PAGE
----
How to useState in React

A detailed look at how React.useState works

Introduction

Mental Model

The conventional and more precise way to write the above code is to use ES6 array destructuring, enabling us a one-liner.

Now that we’ve seen a simple example of how to utilize the useState API, we now know that useState allows us to trigger a component re-render and preserve values between those renders.

Component Re-render

Preserving Values between Re-renders

Since the beginning of React Hooks, react components are now functions. It may be natural for you to think the same. However, this is not the case. The entire philosophy of React is to ensure that components can illustrate their UI based on the current state. As a result, React has to have a way to persist values between function calls, preventing them from being garbage collected even after function invocation. The public API for this, as we have already seen, is useState.

To simply put, useState is an instrument to preserve values between function invocations/renders and to trigger component re-rendering.

useState

It is also important to note that compared to setState in class components, useState does not merge the new object with the previous state. If you’re brand new to React, I would not worry about this. The important characteristic to understand is that if you have a previous piece of state and you’d like to have it merged to the new state, you’ll need to include a copy of it beforehand.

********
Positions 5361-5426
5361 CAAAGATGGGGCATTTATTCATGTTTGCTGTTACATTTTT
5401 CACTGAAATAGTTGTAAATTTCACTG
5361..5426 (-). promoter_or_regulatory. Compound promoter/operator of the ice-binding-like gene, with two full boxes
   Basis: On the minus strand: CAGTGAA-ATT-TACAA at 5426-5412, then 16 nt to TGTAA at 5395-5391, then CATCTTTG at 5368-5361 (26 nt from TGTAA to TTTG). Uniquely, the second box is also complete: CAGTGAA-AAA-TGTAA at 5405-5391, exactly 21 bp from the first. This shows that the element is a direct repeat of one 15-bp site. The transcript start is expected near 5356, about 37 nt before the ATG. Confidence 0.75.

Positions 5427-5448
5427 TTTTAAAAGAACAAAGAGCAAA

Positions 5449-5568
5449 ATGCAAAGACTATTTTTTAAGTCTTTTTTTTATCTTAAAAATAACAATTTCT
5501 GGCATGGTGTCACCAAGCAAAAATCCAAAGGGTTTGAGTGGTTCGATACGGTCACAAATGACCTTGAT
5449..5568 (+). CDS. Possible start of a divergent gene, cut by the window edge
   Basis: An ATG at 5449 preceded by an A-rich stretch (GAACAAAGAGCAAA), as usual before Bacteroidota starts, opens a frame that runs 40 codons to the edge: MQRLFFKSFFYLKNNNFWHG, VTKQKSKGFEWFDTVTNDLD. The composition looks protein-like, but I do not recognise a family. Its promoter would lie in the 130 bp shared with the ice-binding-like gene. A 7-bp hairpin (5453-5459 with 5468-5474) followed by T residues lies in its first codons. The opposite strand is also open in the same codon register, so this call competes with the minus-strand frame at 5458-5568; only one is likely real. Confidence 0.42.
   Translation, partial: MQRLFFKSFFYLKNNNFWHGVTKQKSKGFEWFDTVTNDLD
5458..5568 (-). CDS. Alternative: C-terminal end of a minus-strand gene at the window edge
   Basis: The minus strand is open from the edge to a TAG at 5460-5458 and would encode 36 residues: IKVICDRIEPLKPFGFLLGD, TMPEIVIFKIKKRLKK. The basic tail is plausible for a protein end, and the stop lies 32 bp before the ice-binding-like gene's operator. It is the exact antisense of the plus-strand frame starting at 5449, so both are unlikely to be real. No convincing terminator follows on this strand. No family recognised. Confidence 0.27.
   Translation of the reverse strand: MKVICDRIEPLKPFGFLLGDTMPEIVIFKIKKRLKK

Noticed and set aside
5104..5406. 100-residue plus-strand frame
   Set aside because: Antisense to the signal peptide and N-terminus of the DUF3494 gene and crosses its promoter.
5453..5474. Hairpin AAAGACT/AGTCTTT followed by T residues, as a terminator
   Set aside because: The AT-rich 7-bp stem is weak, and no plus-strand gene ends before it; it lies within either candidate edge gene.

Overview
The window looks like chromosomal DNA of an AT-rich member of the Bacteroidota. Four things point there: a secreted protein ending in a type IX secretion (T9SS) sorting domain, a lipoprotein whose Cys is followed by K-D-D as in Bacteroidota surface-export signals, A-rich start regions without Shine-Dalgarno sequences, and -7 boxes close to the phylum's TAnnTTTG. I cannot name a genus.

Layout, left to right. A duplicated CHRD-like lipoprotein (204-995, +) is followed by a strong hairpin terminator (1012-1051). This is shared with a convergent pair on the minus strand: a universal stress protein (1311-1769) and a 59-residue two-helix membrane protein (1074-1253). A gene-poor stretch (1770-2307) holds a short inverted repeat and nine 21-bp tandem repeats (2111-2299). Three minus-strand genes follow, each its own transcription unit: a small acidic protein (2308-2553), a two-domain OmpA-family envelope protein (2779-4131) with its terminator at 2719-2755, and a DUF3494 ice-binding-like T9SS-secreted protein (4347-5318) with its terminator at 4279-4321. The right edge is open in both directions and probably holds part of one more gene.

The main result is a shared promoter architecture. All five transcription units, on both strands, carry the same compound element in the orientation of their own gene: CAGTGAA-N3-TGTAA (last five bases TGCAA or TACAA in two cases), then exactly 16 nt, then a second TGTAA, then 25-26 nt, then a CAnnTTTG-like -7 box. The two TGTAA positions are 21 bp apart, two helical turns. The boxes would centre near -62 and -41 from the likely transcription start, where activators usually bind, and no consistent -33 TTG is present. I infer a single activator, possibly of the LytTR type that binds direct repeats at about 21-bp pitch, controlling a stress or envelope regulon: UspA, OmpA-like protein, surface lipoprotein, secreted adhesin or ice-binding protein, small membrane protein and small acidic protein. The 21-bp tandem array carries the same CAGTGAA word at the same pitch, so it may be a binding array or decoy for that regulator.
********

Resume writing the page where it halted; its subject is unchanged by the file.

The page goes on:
A more comprehensive example of setting the current state based on the previous state is illustrated below. In summary, you’ll pass a handler function to an event attribute, such as an onClick, which will call the updater function setFruit.

It may also be pertinent to utilize the useReducer hook if it so happens that the most logical data type is an object. That’s for another article, however!

Lazy State Initialization

If you were to play around with this code, you’ll notice that React uses the calculated value from getAvocadoCount on the initial render, as well as any subsequent re-renders. In other words, getAvocadoCount is invoked anytime the component re-renders — a computationally expensive calculation that can potentially result in a performance hit. This is not ideal at all as we would like for the initialization to be done once during the initial render only, not on subsequent renders. Fortunately, react gives us a way to navigate through this situation.

The solution is to pass useState a function that, when invoked, will resolve to the initial state. By doing so, useState sees that it received a function as the initial state argument, and it’ll only invoke it once on the initial render.

In summary, the solution lies in what we pass into useState. The first example illustrates when useState is passed a function invocation, whereas in the second example useState is initialized a function definition. By utilizing the function definition version, state will initialize in the first render and is disregarded in subsequent renders, resulting in performance optimization.

In Summary…

  • enabling lazy state initialization is the result of passing in a function definition versus a function invocation

Software developer with a liking to avocados www.jayacados.com